Connolly was born without legs, a condition known as sporadic birth defect. He uses his camera to stare back at those people who stare at him on the street. Since he travels the globe as an X Games athlete and skier, his pictures show people from many different cultures, all in the act of staring at him. They are all taken from a low position, since Connolly prefers to use a skateboard to get round rather than a wheelchair.
Titling the images as simply as Two Men; Split, Croatia (2007) Connolly documents the stares people from all over the world and from all walks of life subject him to. Although in an interview he admits that he himself is guilty of staring: “You know, if I see someone that doesn’t look, you know, looks particularly strange on the street I’m gonna stare… I’m not above that by any means,” his images empower him to stare back, and thus work in a kind of activist way.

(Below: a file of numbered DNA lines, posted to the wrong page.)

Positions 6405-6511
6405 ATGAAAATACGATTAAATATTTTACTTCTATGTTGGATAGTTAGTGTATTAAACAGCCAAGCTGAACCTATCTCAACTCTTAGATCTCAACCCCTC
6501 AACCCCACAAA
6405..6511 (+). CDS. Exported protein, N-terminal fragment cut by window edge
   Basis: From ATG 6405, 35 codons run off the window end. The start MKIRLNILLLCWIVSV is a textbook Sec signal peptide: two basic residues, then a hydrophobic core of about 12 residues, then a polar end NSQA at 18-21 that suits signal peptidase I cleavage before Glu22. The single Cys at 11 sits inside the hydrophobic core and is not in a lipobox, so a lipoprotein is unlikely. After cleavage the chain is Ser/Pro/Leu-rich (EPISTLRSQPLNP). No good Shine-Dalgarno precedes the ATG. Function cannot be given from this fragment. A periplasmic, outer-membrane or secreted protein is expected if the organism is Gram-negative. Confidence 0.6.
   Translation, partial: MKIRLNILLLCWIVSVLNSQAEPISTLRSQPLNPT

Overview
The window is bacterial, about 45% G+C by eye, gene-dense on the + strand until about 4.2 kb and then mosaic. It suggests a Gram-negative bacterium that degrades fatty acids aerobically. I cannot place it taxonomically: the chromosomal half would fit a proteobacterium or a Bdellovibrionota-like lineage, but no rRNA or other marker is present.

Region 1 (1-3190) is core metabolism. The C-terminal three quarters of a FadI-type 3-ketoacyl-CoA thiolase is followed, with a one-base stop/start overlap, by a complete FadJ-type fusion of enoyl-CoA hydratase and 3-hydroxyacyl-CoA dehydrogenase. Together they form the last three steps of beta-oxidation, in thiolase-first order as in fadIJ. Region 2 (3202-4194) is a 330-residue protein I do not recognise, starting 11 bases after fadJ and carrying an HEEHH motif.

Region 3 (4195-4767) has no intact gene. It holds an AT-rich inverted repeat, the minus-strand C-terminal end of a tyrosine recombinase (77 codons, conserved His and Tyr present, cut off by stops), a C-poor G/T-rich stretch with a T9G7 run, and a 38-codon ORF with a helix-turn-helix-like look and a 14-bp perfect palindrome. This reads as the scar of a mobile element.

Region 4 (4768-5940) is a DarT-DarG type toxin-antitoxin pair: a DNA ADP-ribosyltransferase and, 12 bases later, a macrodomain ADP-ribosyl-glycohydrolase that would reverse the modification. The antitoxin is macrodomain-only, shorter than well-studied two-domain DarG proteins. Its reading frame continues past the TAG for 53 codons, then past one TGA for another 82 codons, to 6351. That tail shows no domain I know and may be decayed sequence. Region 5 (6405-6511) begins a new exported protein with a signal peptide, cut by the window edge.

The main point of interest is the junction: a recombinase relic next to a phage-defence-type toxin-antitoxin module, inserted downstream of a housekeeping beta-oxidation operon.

“People tend to invent and share their own narratives about him. During his travels Connolly has been mistaken for a holy man, a member of a carnival act and an Iraq War veteran. People who encounter him tend to stare, but by snapping a photo of their reaction Connolly succeeds in shifting the focus from himself, and making a statement about human nature.” (ABC News)
Another form of performative activism I found was the sporting of T-shirts with a message:
This popular form of getting a message across works really well, since the messages are both textual and visual, self-referential and laconic.